Robert MacPherson

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About Robert MacPherson

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  • Gender
    Male
  • Location
    near Philly, USA
  • Interests
    Armor. Medieval cast pewter. Clocks and watches. Argentine tango.

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  1. ...there's some information on tuning and strings here. https://www.gtc-music1.com/forum/index.php?topic=3726.0 It includes a couple of interesting links. http://www.emreerdal.com/yapisi.htm and http://www.emreerdal.com/yapisi.htm Mac
  2. The pegs on your instrument do seem shorter than the ones that we see in pics on the web. This could easily be a case of sample size error, and that some folks just made shorter pegs. Or, it might mean that these pegs have been shortened for some reason...perhaps to match one that was damaged. The other possibility is that the pegs you have are not original to the instrument. In any case, you can't go too far wrong by making the replacement peg to match the ones you already have. If it turns out that there are good reasons why they should be longer, you can always make a new set. On another front.... It looks like there's good news about replacing the tailpiece. Since it's just a loop of gut, it should be pretty easy to get your instrument up and playing. Have you figured out how they are supposed to be tuned yet? Mac
  3. The "classic" form of the Turkish kemence (Klasik kemençe) seems like the most likely candidate. http://en.wikipedia.org/wiki/Classical_kemen%C3%A7e Here's a link of some fine playing on one.... Mac
  4. Psalm, It looks like you have one of the folk fiddles of the Eastern Mediterranean or Eastern Europe..... http://en.wikipedia.org/wiki/Gadulka http://en.wikipedia.org/wiki/Kemenche http://en.wikipedia.org/wiki/Gudok ....to name a few. They are all related to the medieval rebec, but are still being played today; some as a strong living traditions, and others as revivals. Many of them have an elongation of the treble foot of the bridge that passes through the "D" shaped sound hole and sits on the inside of the instrument's back. They are mostly played be stopping the strings with the fingernails, rather than pressing the strings down to the fingerboard. Google image searches under those names (and some more too, probably) will give you some idea what the tailpiece might look like. You can also find Youtube videos of modern players of many of these instruments. Good luck and have fun! Mac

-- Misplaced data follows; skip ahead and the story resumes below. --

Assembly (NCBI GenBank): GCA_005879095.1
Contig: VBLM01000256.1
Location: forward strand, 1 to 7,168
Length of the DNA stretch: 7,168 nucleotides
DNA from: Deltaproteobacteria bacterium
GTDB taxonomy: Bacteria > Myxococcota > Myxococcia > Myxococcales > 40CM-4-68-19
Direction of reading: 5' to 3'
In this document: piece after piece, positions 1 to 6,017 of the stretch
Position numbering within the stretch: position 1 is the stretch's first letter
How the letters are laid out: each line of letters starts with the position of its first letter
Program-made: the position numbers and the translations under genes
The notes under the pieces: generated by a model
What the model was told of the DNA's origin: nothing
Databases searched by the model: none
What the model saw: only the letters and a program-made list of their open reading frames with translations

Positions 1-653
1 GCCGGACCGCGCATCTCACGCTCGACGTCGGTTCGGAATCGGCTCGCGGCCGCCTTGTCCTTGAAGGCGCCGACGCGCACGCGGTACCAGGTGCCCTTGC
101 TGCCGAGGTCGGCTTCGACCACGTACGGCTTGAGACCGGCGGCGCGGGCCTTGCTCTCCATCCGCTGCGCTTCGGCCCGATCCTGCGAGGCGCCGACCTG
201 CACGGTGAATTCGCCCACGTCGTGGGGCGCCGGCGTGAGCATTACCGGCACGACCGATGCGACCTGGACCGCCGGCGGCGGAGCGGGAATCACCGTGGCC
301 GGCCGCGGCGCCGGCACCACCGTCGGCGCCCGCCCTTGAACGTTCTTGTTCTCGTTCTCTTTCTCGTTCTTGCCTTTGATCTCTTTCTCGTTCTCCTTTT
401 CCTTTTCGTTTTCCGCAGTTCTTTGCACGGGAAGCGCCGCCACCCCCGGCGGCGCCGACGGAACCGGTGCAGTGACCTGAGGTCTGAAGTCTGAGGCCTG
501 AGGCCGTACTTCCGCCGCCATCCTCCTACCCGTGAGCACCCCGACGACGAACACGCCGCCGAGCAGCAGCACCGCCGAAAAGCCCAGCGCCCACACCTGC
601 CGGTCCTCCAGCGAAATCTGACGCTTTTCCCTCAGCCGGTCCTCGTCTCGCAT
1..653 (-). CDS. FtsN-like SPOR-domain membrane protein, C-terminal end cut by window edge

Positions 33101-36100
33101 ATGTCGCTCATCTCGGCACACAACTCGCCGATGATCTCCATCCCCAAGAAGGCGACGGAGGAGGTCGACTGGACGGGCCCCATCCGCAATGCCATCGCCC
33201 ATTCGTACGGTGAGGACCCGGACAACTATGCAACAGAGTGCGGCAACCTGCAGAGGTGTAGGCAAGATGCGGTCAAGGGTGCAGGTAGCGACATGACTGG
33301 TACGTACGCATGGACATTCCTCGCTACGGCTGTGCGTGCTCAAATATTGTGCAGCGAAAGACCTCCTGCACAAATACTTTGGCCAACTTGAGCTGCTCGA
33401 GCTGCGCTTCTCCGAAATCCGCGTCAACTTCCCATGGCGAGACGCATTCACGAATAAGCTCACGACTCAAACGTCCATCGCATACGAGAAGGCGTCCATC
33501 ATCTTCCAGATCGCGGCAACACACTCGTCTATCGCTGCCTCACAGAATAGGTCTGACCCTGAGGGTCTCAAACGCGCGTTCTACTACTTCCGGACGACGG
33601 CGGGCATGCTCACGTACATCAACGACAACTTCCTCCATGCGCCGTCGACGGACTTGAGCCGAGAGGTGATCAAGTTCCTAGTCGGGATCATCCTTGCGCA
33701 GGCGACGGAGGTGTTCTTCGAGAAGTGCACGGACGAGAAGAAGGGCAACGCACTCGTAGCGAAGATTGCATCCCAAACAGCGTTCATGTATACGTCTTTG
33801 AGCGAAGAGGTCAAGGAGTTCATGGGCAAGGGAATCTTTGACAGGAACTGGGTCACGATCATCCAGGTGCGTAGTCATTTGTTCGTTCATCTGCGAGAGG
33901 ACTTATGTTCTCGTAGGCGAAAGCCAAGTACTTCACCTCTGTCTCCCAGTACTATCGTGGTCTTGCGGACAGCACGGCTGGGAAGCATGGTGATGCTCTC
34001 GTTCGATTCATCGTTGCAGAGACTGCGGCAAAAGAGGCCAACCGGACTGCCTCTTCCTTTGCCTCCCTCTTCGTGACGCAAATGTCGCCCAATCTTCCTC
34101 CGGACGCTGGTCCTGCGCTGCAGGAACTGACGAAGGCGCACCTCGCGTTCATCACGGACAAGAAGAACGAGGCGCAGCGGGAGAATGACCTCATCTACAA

5. Psalm, Probably the easiest way is to put them on an image hosting site (I use Picasa) and link to them. I look forward to seeing what you have. Mac
  6. Thank you Chris and Bruce! Bruce, The ebony dust and glue looks nice! You make a very good point about getting the color from the ebony, rather than some dye which might soak into the wood. Mac
  7. Addie, I'm pretty sure that the roller skate is intended as an artistic statement. The body is not a wooden shoe, but rather a shoe last; so it's solid. Mac
  8. What is the black material used to fill the designs on the ribs etc. of the fancy inlaid Strads? I did a search, and came up with pics, but did not find where anyone described the material. I did find that folks use the word "mastic" to describe the filler used in conjunction with inlaid ivory or MOP. Are the plain black inlays the same stuff?....and if so, what is it really? Thanks! Mac
  9. Wow! I have some older (and perhaps even more unearthly) cases than that one stored in my attic. They haven't been there as long, but my attic is older by ten years, and that must count for something. And here I thought I was just collecting some old cases.... perhaps that music I have been hearing was not just the neighbor's radio.... The mind boggles! Mac
  10. With all that hype, I was expecting to see some bark on the neck. Or, maybe even a violin corpus glued right on to the side of a maple tree...to be riven lose after it's had a chance to soak up some sunlight. But, seriously...Thank you, David. Seeing the other end of the spectrum helps to put things into perspective. Mac
  11. That is a nice observation, Bill! It looks to me like the male thread was made by twisting a square rod. No two are exactly the same.... I suppose that the female thread must have been made by putting the male in the frame and forging the hole down around it. So long as the male is kept cool, and the frame is hot, the deformation should be confined to the hole. I have never heard of making matching threads this way, but I think it should work well enough for this purpose. Mac
  12. Yes, but it is only Art the first time. Mac
  13. A tremendous amount has been written about violins, and a surprising proportion of that partakes of romantic nonsense, nutty theories, and voodoo. Those of us who are trying to "wring the truth out of jive" are glad to have some beacons of light, logic and sanity to cling to. Roger Hargrave is one of those beacons. His work ads solid structure to the edifice of knowledge. No one is always right, but if Roger says it, I file it as "most probably a fact". Thank you Mr. Hargrave! Mac
  14. "sul ponticello means 'on the bridge', not 'under the bridge."
  15. "Can you sight read in the bass clef?"